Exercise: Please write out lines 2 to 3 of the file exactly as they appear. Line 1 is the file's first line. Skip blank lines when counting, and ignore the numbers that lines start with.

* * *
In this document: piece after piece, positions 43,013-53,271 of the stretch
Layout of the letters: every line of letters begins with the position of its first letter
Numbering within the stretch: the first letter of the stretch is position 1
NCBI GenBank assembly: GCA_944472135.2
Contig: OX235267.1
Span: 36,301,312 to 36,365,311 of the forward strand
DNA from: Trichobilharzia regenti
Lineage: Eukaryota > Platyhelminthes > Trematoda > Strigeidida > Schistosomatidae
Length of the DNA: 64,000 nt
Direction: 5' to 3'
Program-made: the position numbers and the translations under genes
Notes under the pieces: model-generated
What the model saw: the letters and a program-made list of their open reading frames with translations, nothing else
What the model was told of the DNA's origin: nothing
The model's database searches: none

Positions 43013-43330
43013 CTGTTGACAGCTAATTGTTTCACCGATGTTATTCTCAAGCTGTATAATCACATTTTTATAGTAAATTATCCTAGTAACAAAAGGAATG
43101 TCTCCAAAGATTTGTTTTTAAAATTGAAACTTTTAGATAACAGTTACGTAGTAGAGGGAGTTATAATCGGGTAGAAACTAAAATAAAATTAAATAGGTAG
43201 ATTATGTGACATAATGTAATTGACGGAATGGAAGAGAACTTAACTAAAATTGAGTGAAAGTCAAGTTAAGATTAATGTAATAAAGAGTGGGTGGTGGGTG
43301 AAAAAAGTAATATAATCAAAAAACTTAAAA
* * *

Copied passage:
Layout of the letters: every line of letters begins with the position of its first letter
Numbering within the stretch: the first letter of the stretch is position 1